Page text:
Reproduction facts about dogs and cats:
- 3 to 4 Million of adoptable animals are euthanized in animal shelters each year simply because they do not have homes. (These high numbers are the result of unplanned litters that could have been prevented by spaying or neutering.)
- Spaying and neutering dramatically reduces the number of stray animals on the streets.
- The term “spay” refers to a female and "neuter" refers to a male. Pets should be spayed or neutered at young ages, around 6 months for a male and before a female’s first heat.
- Spaying and neutering can help reduce the incidence of some of the most common types of cancers so your animal is likely to live a longer and healthier life.
- Spay/neuter surgeries can only be performed by licensed veterinarians.
- The cost of spaying and neutering a pet is less than the cost of raising puppies or kittens for one year.
- Spaying or neutering will NOT make your pet fat. Lack of exercise and overfeeding will cause your pet to pack on the extra pounds—not neutering.
- Many unneutered pets have aggression problems and often mark their territory with strong-scented urine, which can make the household unbearable. Early neutering can nix aggression.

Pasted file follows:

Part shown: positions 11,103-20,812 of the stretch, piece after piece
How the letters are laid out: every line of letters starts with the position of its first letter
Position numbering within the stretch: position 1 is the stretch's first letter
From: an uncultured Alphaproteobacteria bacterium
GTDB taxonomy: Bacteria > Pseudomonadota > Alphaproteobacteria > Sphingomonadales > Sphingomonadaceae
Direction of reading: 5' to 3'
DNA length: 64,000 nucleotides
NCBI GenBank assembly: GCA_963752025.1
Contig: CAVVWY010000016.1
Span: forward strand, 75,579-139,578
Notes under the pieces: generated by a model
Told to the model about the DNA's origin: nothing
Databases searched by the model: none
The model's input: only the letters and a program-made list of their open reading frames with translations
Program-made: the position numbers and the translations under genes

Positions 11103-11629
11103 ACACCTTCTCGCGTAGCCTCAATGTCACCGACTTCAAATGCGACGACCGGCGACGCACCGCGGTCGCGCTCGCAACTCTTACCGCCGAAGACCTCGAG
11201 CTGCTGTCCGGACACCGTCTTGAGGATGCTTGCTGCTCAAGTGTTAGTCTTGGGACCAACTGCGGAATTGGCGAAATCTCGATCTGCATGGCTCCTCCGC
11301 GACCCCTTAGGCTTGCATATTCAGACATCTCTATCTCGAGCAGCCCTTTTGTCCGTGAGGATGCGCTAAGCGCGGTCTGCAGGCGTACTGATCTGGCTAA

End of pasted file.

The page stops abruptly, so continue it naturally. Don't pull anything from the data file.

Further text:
- In six years, one un-spayed female dog and her un-spayed offspring can theoretically produce 67,000 dogs.
- One un-spayed female cat and one un-neutered male cat and their offspring can result in 420,000 kittens in 7 years.
- A female cat can have 29 litters in 10 years.
- A male cat can sire as many as 2,500 kittens in a single year, and a male dog can sire almost as many puppies.
- Only 1 in 9 cats and dogs born in the US will find homes.
Source: ASPCA, PETA, The Anti-Cruelty Society
Note: 165,125 cats and dogs were in animal shelters in the State of Virginia in 2013. 46,718 of them were euthanized and 2,856 died in the facility.